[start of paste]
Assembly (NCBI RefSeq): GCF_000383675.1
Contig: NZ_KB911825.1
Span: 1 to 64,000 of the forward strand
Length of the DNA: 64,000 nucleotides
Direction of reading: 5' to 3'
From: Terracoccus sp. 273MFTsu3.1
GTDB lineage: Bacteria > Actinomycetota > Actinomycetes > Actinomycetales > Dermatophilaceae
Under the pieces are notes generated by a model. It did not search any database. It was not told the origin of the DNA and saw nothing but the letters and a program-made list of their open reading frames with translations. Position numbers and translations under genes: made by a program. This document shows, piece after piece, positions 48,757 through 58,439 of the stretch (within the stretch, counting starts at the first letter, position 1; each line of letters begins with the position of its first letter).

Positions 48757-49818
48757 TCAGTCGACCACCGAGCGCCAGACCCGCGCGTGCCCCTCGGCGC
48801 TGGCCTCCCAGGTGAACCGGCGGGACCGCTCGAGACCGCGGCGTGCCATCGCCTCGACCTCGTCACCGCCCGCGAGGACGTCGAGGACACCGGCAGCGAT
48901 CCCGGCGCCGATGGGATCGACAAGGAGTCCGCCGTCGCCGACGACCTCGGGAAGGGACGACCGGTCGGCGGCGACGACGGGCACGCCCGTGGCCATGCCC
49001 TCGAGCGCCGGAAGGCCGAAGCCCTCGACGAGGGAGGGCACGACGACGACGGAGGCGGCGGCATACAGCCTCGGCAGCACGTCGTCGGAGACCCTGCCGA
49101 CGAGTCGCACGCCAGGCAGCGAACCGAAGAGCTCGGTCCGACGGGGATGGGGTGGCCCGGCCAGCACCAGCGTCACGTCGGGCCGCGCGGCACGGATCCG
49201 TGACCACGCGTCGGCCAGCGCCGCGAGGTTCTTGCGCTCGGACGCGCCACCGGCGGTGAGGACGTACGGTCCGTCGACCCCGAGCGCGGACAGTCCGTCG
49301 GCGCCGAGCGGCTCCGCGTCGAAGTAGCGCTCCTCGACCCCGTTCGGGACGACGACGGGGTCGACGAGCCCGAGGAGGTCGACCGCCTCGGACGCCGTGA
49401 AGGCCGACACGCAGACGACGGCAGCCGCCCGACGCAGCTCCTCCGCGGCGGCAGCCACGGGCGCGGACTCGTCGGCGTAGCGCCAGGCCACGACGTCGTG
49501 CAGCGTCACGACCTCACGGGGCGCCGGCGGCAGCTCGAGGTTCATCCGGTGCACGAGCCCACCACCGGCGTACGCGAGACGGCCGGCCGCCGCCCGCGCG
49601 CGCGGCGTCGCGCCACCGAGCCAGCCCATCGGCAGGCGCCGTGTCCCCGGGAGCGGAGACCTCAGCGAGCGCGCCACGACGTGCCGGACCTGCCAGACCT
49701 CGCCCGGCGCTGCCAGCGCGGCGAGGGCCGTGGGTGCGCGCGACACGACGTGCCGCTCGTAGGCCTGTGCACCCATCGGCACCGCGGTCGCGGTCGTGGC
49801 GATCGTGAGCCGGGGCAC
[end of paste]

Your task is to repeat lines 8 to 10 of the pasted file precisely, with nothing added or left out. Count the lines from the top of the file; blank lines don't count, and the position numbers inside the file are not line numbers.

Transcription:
Under the pieces are notes generated by a model. It did not search any database. It was not told the origin of the DNA and saw nothing but the letters and a program-made list of their open reading frames with translations. Position numbers and translations under genes: made by a program. This document shows, piece after piece, positions 48,757 through 58,439 of the stretch (within the stretch, counting starts at the first letter, position 1; each line of letters begins with the position of its first letter).

Positions 48757-49818
48757 TCAGTCGACCACCGAGCGCCAGACCCGCGCGTGCCCCTCGGCGC